SINGAPORE -- Working women in Singapore are finding it harder to break the glass ceiling compared with counterparts elsewhere in Southeast Asia, a report from business consultancy Grant Thornton suggests.
The study found the city-state's ratio of women in senior management slipped to 31% in the last quarter of 2019, from 33% a year earlier. This was below Southeast Asia's aggregate of 35%, up from 28%.
Overall, the region fared better than Latin America at 33% and Southern Europe at 30%.
The report is based on 4,900 interviews and surveys of senior business leaders from 32 countries. Singapore recorded the lowest ratio of women in leadership roles among Malaysia, Indonesia, the Philippines, Vietnam and Thailand -- though Grant Thornton stressed that the comparisons do not give a full picture, as study sample sizes differed across countries.
There were some bright spots in Singapore.
"It is interesting to note that while Singapore saw a slight decline in the overall female representation in senior management, the number of women in C-suite positions actually went up," said Sze Min Yu, director at Grant Thornton Singapore.
She said the research showed the city-state had 2% more female CEOs, 4% more chief operating officers and 9% more chief financial officers than a year before. Sze also noted that Singapore looked at gender in the 2019 revision of its corporate governance code, requiring listed companies to disclose policies regarding board diversity in annual reports.
But according to research from services company Accenture, most Singapore business leaders felt that diversity was not a top priority. It found that around three-quarters of leaders ranked brand recognition, quality and financial performance as the most important issues, while only 35% felt diversity was the most important.
"Our findings show a large perception gap between the way leaders and employees in Singapore view progress toward equality in their organizations," said Lay Lim Teo, senior managing director for Southeast Asia at Accenture.
"Closing this gap is critical to create an environment that unleashes innovation, allows employees to perform at their best, and underpins a culture in which everyone feels they have an equal opportunity," Teo added.
Certain companies, like auditing firm KPMG, said they have committed to maintaining gender diversity and equality. Ong Pang Thye, managing partner at the firm, said diversified teams can help companies successfully navigate through disruptive and challenging times.
"We have more females on our leadership team compared to a year ago," Ong said. "We also remain committed to pay parity -- benchmarked only by responsibility and capability -- to build a diverse and vibrant work culture."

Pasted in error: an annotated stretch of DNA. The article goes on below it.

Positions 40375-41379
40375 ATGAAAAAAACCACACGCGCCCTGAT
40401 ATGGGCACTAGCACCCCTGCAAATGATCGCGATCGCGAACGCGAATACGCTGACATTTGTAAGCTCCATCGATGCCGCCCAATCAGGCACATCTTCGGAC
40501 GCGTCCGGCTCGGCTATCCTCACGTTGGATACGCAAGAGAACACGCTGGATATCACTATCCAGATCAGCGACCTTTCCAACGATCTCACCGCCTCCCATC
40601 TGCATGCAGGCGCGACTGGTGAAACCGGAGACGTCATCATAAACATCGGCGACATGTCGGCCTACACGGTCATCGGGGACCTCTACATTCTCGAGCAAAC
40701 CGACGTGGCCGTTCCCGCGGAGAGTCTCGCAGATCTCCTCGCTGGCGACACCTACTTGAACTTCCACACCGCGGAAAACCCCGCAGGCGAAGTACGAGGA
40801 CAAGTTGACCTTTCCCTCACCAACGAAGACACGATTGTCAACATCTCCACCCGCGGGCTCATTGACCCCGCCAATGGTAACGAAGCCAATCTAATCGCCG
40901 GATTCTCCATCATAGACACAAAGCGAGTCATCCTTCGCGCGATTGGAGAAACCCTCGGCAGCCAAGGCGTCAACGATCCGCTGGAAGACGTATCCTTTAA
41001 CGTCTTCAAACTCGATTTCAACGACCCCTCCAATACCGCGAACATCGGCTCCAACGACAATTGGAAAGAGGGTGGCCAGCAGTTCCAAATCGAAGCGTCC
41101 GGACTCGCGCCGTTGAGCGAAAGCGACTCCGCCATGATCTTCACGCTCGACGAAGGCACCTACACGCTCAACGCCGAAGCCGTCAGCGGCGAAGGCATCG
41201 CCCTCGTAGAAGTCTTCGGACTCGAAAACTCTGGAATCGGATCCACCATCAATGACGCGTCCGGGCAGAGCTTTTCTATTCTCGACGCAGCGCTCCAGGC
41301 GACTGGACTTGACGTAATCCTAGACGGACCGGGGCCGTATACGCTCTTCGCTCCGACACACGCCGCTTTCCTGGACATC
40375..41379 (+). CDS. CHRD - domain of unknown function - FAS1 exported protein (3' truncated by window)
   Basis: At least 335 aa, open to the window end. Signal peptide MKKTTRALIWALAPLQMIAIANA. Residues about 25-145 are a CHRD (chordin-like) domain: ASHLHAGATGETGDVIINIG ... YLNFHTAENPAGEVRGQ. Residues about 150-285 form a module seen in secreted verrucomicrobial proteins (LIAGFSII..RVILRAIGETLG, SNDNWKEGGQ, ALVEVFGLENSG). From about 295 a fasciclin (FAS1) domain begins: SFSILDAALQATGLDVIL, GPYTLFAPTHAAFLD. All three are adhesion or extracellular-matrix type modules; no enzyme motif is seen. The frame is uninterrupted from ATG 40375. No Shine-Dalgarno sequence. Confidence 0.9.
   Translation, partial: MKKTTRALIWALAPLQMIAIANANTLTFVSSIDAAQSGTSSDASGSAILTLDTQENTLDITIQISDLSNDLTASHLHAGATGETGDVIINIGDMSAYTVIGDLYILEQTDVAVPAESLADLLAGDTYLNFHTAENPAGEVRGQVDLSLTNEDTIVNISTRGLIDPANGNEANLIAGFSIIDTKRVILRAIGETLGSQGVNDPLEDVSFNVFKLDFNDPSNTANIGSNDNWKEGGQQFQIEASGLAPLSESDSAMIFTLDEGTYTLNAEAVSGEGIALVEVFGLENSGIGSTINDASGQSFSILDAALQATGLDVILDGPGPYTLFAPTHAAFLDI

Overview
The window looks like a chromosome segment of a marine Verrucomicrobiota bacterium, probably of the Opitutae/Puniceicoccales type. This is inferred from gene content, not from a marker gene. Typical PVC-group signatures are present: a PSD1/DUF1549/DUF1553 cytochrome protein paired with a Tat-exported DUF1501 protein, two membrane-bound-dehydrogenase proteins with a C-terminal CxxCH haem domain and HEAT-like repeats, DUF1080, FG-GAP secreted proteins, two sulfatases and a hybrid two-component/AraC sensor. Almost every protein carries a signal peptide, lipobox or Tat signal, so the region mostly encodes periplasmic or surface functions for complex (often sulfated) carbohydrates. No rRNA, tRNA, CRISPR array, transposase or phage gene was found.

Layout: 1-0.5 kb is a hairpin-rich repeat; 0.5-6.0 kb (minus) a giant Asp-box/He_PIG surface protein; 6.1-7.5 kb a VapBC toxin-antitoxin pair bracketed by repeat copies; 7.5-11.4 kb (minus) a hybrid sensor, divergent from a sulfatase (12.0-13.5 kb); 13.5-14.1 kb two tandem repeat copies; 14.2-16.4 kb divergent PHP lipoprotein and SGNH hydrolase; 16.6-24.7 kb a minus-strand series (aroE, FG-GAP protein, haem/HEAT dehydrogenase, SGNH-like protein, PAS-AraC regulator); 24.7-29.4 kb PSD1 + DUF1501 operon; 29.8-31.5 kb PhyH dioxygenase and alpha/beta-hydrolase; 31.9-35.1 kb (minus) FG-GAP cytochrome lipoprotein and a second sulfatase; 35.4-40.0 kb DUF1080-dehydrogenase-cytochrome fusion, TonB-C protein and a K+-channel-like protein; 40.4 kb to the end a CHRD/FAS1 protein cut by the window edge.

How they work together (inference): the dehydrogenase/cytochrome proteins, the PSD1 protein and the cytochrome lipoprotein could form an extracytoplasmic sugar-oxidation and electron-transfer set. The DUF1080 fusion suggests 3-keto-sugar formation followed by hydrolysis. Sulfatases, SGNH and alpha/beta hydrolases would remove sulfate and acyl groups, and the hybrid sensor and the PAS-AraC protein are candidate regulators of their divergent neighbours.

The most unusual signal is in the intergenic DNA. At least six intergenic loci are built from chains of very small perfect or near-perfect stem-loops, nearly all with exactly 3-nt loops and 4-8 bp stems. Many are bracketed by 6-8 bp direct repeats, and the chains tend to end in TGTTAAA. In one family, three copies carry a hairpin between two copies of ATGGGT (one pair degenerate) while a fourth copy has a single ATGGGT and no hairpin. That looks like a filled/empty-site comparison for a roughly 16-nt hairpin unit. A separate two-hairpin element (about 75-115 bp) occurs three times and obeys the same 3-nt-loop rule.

Workplaces in the Philippines appear to be the most diverse in Southeast Asia, with Grant Thornton finding that women accounted for 43% of senior management roles -- the highest ratio in the region and an increase from 37% a year earlier.
The Philippines outpaced other East Asian countries in this respect, topping mainland China at 31% and South Korea at 17%. Meanwhile, Japan recorded the smallest proportion of women in business leadership at only 12%.
With the exception of Vietnam, which slipped from 37% to 33%, other Southeast Asian countries also saw gains, with Indonesia hitting 37%, Thailand 34% and Malaysia 33%.
Between men and women, however, there seems to be a disconnect as to how each group perceives diversity and equality, according to the Center for Creative Leadership, which provides educational services for executives.
In a survey of more than 300 respondents in the Asia-Pacific region, the center found that 59% of men believed there was gender equality at their place of work. In contrast, only 37% of women felt the same. In addition, 44% of men agreed there was a pay gap compared with 72% of women.
Of those who took part in the survey, 62% were women, and more than half the participants were mid- to senior-level managers. The study noted that top-down support for diversity was an important factor to encourage equality in the workplace, with companies able to signal support by appointing a chief diversity officer, among other measures.
Sophia Zhao, senior research faculty for the Asia-Pacific region at the Center for Creative Leadership, said the gaps identified in the study contributed to a lack of support for women and a sense of powerlessness, with deliberate efforts needed to raise awareness and promote development.
"Despite all the organizational benefits of boosting the presence and power of women, and the increased discussions surrounding the inequalities women face in the workplace," Zhao said, "women still encounter roadblocks in getting to executive leadership positions."